Oneness: Paul says in 1 Corinthians 10:16-17 The cup of blessing that we bless, is it not a participation in the blood of Christ? The bread that we break, is it not a participation in the body of Christ? Because there is one bread, we who are many are one body, for we all partake of the one bread. The celebration of the Lord’s Supper is a declaration of our oneness in Christ. During this time of being fragmented physically by necessity we even more so need the spiritual declaration of oneness in the communion feast.


With these points in mind we have to ask whether there is any legitimacy in celebrating the Lord’s Supper in an online way. Some would say that to even think of that is to think of the impossible. But is that the case? We do need to assert that anything less than the actual having the emblems physically shared is less than ideal. Nevertheless we must be aware that if we fail to celebrate the Lord’s Supper we lose so much and deprive our people of so much.

It must be a judgement call whether the means to our hand are sufficient so as to make a reasonable approximation to the actual celebration. To use some online connection and allow people to provide their own appropriate bread and cup at home seems to me to be reasonable way of maintaining the value of the Lord’s Supper into the life of the church.

But some would say that this trivialises the feast. My rejoinder would be that the feast can be trivialised in whatever way you take it. The important things is how it is led. Appropriate decorum can be achieved online. However, having people sat at home does mean that there is an extra caution here as regard to not being too causal.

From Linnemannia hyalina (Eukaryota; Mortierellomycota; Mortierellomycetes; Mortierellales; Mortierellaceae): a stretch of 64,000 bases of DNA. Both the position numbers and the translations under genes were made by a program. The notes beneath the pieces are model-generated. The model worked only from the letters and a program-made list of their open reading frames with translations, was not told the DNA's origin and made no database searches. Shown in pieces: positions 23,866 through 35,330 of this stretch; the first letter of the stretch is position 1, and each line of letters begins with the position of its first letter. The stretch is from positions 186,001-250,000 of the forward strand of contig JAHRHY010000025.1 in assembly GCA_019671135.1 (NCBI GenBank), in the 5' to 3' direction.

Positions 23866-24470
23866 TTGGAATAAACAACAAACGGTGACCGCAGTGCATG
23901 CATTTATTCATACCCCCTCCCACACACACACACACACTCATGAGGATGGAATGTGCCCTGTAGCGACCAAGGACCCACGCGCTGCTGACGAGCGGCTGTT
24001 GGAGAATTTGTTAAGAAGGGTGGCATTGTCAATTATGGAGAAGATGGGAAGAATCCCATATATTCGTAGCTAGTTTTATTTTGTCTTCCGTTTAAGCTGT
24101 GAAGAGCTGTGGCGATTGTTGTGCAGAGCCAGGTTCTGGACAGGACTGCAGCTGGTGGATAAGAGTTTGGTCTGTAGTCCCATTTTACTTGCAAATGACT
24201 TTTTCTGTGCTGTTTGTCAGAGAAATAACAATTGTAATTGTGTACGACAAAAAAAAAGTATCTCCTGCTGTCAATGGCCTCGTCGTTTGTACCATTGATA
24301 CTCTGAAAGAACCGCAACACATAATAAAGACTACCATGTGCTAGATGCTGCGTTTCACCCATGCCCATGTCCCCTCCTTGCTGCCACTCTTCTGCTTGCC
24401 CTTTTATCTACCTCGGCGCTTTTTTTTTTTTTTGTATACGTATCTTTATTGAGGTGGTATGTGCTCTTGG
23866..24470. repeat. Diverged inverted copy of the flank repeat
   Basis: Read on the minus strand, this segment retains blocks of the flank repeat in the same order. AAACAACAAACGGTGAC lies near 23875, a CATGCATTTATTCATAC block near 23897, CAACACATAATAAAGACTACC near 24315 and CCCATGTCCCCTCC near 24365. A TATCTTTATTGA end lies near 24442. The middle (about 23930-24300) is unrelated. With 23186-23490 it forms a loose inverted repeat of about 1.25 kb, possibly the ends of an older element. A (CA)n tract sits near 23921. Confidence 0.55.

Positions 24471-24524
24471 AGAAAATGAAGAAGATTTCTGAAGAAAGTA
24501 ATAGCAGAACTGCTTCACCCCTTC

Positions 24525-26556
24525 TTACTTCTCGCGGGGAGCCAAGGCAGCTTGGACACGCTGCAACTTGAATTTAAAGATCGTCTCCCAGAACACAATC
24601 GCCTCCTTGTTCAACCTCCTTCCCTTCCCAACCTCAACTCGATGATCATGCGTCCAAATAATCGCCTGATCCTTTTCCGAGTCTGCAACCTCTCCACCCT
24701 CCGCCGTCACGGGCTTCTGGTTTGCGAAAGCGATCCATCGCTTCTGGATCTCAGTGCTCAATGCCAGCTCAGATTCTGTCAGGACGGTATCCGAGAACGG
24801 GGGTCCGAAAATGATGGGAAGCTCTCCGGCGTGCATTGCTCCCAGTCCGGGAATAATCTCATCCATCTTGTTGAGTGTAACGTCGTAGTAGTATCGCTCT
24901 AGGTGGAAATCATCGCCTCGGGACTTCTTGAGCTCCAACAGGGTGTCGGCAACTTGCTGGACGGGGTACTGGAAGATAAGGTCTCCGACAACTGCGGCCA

For those who conclude that we must wait until we are able to meet again in the flesh, I would counsel that the Lord’s Supper should not be ignored in the interim. A proper declaring of an uncelebrated Lord’s Supper at least draws the people to be aware of what are the privileges in the Lord’s Supper celebration that they are missing. And this can give anticipation of when it can be celebrated again.

But I ask how long will you wait? We do not know how long this extremity will last. Are we wise to restrict our churches from the Lord’s Supper blessing when there are ways to make it work?

For those who would rather not celebrate the Supper I wold not want to scorn such scruples. However, I would want to urge a thinking through of the New Testament delineation of corporate spiritual life which is so very different to the Old Testament. In the Old Testament the regime is very strict and tangible; the ceremony is strictly prescribed. In the New Testament the order is far more flexible. There are principles which must be adhered to so as to honour the Lord. The beauty of these principles, though, is that they can be outworked in all kinds of cultural circumstances. Can they not be outworked now? I fear that overly restricting the celebration to certain physical circumstances is harking back to an Old Testament Day that has passed.